Something in the Water: Three Sets of Twins Light Up Michigan Ultrasound Machine

By Gayle Irwin

Is there something in the water? Located along Michigan’s Lake Huron, Blue Water Pregnancy Care Center has experienced an astounding number of twin pregnancies just two months into the new year.

In 2018, Jennifer MacDonald, Blue Water’s executive director, says the center saw a total of four sets of twins. By mid-February—or just six weeks into 2019—the center had diagnosed three women with twin pregnancies via ultrasound.

“We’re excited to have our ultrasound machine to be able to show moms and dads their babies,” said MacDonald.

According to What to Expect, twin pregnancies in America have “jumped more than 75 percent in the past 30 years.” Sometimes learning you are carrying twins is happy news. But many times, especially in cases of unplanned pregnancies, the discovery is less exciting.

The women who have come to Blue Water Pregnancy Care Center and learned they are carrying twins have been surprised, MacDonald said.

“Shock, and total amazement—they never thought they’d be pregnant with twins,” she said. “One woman was pretty overwhelmed.”

Assessing her as abortion-minded, staff have not been able to reach her for follow-up.

“That’s still a matter for prayer,” MacDonald said.

Located in Port Huron, an hour north of Detroit, Blue Water serves a county comprising nearly 150,000 people and is a 30- to 40-minute drive from the nearest abortion clinic.

“We’re the only pro-life pregnancy center in our county,” MacDonald said. “Our county ranks 13 out of 83 for the highest abortion rate in the state.”

Which makes ultrasound even more important.

The Importance of Ultrasound

“Women who are seeking an abortion need to know if their pregnancy is viable; there are so many medical conditions that would preclude a viable pregnancy,” MacDonald said. “They need to know how far along they are so they know what procedure would happen if they’re considering abortion. It’s one way to encourage them to come in, slow down, get all their options, and get to know all the practical help they have (through the center). Abortion is an enormous decision that affects them for the rest of their life.”

The center expects to receive a new ultrasound machine by the end of the month. The current six-year-old machine will be replaced, thanks to the local Knights of Columbus chapter. A dedication event is planned for April 10, consisting of a short program and tours of the facility. MacDonald said she and her staff are looking forward to receiving this special gift.

“The Knights have been a huge blessing,” she said. “Ultrasound is a great tool. Women that come in get to see how far along they are and see their own baby. Most women don’t fully comprehend how fast the babies grow; 90 percent of all human development happens in the womb. Also, ultrasound helps moms and dads bond with their baby.”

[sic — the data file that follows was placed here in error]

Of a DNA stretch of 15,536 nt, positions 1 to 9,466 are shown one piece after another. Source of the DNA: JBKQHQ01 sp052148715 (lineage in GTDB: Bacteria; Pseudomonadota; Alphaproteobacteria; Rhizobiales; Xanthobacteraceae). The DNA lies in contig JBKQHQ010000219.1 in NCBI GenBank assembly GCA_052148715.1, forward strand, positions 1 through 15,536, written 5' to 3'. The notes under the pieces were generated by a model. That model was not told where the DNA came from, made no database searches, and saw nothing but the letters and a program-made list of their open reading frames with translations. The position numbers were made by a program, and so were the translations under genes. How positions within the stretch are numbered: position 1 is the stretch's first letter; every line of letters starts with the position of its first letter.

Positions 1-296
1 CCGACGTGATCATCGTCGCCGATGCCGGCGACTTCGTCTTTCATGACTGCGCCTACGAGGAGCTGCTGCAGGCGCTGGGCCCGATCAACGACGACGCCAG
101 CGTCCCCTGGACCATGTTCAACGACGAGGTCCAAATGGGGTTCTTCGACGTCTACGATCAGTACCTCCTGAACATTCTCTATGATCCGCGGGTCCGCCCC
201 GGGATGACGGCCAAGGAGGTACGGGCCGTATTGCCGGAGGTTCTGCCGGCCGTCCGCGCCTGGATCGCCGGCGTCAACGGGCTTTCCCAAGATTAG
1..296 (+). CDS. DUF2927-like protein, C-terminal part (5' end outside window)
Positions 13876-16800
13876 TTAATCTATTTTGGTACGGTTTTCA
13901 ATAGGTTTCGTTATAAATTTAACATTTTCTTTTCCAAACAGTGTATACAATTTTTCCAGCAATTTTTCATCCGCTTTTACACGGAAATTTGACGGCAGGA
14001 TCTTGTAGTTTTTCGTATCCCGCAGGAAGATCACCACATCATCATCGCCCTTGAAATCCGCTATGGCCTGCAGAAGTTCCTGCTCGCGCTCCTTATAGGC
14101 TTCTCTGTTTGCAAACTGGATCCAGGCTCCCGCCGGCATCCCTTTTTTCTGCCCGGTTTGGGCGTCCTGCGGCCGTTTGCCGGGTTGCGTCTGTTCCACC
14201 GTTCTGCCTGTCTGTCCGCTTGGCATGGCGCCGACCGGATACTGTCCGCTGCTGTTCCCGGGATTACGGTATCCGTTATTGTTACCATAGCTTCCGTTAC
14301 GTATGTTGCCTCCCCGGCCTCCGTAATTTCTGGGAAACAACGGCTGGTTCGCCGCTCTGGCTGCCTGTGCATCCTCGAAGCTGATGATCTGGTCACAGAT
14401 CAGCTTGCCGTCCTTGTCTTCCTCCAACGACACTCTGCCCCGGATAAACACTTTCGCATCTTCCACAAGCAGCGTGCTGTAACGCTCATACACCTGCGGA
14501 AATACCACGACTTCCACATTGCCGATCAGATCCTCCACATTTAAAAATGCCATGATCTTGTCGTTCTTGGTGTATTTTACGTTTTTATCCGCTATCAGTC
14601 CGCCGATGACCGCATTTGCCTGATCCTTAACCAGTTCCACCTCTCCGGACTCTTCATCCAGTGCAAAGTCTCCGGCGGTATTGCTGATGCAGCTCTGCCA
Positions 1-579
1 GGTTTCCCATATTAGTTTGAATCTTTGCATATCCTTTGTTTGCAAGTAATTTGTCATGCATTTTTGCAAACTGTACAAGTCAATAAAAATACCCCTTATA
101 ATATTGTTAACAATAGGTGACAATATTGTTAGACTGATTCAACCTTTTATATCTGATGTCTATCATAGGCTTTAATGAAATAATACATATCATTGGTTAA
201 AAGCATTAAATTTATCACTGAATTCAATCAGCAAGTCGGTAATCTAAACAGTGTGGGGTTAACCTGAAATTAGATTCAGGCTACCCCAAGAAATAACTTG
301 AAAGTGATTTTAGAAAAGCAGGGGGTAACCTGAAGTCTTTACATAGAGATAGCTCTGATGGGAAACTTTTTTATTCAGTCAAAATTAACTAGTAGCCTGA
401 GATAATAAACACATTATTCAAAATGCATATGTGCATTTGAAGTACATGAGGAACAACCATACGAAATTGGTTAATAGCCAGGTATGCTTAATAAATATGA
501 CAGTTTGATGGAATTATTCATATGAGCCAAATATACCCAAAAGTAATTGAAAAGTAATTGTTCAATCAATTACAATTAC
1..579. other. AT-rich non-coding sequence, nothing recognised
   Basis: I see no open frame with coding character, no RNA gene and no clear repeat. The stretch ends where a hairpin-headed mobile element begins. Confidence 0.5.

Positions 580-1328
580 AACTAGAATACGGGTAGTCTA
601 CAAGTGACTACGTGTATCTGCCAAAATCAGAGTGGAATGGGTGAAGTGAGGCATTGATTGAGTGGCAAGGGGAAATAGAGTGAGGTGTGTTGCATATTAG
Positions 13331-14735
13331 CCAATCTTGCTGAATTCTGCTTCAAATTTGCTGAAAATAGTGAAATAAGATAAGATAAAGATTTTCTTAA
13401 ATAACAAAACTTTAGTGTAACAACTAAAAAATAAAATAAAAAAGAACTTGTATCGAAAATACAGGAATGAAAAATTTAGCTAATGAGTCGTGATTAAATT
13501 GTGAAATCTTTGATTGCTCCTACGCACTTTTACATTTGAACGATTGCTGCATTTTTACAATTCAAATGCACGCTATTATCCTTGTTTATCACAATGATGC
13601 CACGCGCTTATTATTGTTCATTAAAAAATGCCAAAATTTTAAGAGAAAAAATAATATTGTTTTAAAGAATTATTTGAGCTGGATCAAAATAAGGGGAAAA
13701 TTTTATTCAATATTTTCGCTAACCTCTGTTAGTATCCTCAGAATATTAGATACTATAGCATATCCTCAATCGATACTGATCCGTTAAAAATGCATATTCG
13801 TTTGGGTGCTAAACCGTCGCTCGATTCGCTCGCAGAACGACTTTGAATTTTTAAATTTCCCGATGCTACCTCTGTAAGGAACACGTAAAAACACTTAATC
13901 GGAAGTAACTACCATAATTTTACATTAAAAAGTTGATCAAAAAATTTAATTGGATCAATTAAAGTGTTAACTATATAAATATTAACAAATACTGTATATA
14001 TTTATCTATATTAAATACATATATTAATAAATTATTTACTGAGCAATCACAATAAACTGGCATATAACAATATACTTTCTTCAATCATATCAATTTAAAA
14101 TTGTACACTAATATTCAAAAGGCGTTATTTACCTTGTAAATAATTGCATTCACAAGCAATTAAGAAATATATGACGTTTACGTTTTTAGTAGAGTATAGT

A Center of Service Near the Water

MacDonald and her staff, which includes a nurse manager and a job-share volunteer and client services coordinator position, see about 50 new clients a month. On average, 46 women come in for pregnancy tests and the nurse manager conducts 35 to 40 ultrasounds monthly. Most client advocates and some of the nurses are volunteers, MacDonald said, and those who give of their time are equally important to serving clients and their guests.

Volunteer nurses teach the center’s prenatal classes and assist the nurse manager with client follow-up. The nurse manager conducts all the pregnancy tests and ultrasound scans. She also provides, through the medical director’s protocol, prescriptions for prenatal vitamins, which clients can often have filled for free at a local grocery store pharmacy.

Soon to be renamed “Spero Center,” the Bluewater Pregnancy Care Center has been serving women in the community since 1986. MacDonald says the name Spero comes from the Latin word for “hope, which is what we offer our clients” and the center’s phone number, which has been “985-HOPE” for the last 32 years.

MacDonald assumed the helm as executive director in 2005, right as the center was introducing medical services to its list of offerings. She is the first to serve in this capacity full-time. The center is open five days a week. In addition to providing pregnancy tests, ultrasounds, options education, and prenatal classes, Blue Water provides a weekly Bible study taught by a male volunteer. Participants in the center’s Earn While You Learn program, both women and men, receive additional “baby bucks” to use at the on-site Baby Boutique. About 12 participants attend these sessions each week, MacDonald said.

“They aren’t required to make a profession of faith; we truly believe the word of God does not return void,” she said.

Additionally, male volunteers meet with fathers of the babies; last year, about 130 were reached and more than 160 the year before.

“We love being able to serve them; we wish we could get more of them in,” MacDonald said.

As the center winds down from its annual “Everyday Heroes Gala” this month and prepares for the new ultrasound machine next month, MacDonald and her staff and volunteers look forward to serving more women, men, and families in the future.

“We served 731 individual clients later year, conducted 523 pregnancy tests and 373 ultrasounds, and had 546 spiritual conversations,” she said. “Children are a gift from God, and He is faithful and good. We may not know the outcome of each pregnancy, but we celebrate each life that is saved from abortion.”

Editor’s note. This appeared at Pregnancy Help News and is reposted with permission.